The MC Escher-ish staircase that forms the backdrop for new images in Rabih Kayrouz’s lookbook speaks volumes about his current state of mind. Coming out of a collection inspired by the romance of re-emergence – more hoped-for than actualized – this season, Kayrouz has focused on clean cuts and ‘cleaned up’ silhouettes. “When I draw,” he says, “I usually draw in different layers, but what’s essential are the lines. I like this purity.
Kayrouz achieved his sharp lines in several ways; materials played a key role, followed closely by construction method. He worked with both vinyl and heavyweight jersey for his new tailoring. Adding seams to the front and back of the jackets body and on the sleeves gives them a graphic and architectural shape. They’ll cut a striking silhouette without dating as quickly as many of the eccentric suits we’ve seen on recent runways.
A pair of strapless maxi dresses that seemed destined for the Oscars red carpet also had statuesque proportions. The Basque-like curves at their hips are the result of patterning, Kayrouz said, not padding. Even grander were a pair of dresses whose volumes were achieved by sewing individual rings of varying lengths of cord between two layers of tulle.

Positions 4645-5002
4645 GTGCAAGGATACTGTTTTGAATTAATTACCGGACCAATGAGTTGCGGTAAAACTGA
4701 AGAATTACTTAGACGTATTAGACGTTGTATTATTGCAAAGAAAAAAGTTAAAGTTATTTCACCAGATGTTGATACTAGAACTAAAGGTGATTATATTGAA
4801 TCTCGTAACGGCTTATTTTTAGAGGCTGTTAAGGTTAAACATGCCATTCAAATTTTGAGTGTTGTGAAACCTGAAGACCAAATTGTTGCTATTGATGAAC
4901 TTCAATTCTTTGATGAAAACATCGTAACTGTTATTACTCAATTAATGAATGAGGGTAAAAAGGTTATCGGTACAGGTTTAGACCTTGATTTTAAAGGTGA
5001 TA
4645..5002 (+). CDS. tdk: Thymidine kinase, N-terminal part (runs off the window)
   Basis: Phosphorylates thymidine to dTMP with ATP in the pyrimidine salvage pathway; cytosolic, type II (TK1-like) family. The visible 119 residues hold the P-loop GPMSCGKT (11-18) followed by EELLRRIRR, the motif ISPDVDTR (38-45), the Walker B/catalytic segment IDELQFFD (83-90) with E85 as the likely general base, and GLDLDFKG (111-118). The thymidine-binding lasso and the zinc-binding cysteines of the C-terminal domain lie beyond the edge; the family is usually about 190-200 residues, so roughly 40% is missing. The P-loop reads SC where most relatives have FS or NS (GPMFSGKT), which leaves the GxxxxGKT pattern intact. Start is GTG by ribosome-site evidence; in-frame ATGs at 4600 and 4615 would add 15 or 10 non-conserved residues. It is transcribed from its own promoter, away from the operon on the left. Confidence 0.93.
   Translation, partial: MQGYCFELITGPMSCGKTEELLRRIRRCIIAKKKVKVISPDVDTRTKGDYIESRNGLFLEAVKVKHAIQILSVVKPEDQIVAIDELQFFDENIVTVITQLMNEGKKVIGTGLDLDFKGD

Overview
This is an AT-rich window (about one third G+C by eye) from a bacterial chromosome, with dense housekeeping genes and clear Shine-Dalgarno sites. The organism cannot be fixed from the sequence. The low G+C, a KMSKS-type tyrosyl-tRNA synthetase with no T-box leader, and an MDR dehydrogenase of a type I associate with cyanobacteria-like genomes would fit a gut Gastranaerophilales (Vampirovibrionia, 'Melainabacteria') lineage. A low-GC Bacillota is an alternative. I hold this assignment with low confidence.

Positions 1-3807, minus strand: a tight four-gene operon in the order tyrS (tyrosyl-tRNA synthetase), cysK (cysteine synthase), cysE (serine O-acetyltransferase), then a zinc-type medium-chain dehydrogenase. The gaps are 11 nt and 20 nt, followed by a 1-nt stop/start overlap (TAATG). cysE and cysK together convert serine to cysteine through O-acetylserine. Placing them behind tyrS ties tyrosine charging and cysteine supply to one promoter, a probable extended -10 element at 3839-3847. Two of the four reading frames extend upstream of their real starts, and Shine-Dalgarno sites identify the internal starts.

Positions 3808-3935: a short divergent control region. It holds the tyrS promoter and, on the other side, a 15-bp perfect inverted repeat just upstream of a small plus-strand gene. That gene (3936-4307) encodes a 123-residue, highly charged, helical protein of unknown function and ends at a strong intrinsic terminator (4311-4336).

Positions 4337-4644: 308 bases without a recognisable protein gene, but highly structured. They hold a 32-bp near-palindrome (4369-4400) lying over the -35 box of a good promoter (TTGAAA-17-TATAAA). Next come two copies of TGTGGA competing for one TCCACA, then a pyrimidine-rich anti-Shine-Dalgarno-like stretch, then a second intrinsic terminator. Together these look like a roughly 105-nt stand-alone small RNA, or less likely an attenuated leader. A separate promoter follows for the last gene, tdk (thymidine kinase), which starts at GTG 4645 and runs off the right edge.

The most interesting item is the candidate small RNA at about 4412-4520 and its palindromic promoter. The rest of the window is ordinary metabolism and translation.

Other dresses replicated these couture shapes, but rendered as they were in a technical water-repellent taffeta, with rip cord detailing or the elasticated hems of sportswear, they leaned more relaxed – not pointy, per se. , but easy to wear in a way that met Kayrouz’s “clean” criteria. A third evening look in a deep shade of chocolate combined the elegance of a jersey column with puffy taffeta sleeves.
Kayrouz presented the collection in a Right Bank apartment overlooking Rue de Rivoli, across the river from her loft-like studio. Ikram Goldman was on a Zoom placing an order for her Chicago boutique Ikram on my own virtual date, and later she wrote to me, “Love how Rabih can take an oversized piece and mix it with something narrow to create a luxurious, yet effortless and chic look.